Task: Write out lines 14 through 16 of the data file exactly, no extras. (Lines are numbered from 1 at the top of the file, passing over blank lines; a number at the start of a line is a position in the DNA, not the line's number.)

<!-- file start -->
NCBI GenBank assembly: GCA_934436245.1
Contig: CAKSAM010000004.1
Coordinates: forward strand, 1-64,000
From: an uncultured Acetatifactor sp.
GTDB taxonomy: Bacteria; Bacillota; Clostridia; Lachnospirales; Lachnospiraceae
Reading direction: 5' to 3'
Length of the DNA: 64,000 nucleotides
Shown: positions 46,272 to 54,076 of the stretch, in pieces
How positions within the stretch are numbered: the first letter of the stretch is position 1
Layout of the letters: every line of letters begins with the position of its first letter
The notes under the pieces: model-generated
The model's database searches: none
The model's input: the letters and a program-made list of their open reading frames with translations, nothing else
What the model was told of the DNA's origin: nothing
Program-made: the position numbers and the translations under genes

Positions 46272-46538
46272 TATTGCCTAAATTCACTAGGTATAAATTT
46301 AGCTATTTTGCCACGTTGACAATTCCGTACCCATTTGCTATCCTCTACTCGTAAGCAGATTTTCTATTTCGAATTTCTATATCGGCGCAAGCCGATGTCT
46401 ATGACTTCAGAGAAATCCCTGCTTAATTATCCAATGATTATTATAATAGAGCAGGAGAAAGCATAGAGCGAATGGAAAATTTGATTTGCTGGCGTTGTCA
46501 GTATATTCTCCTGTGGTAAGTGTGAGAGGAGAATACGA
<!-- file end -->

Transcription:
What the model was told of the DNA's origin: nothing
Program-made: the position numbers and the translations under genes

Positions 46272-46538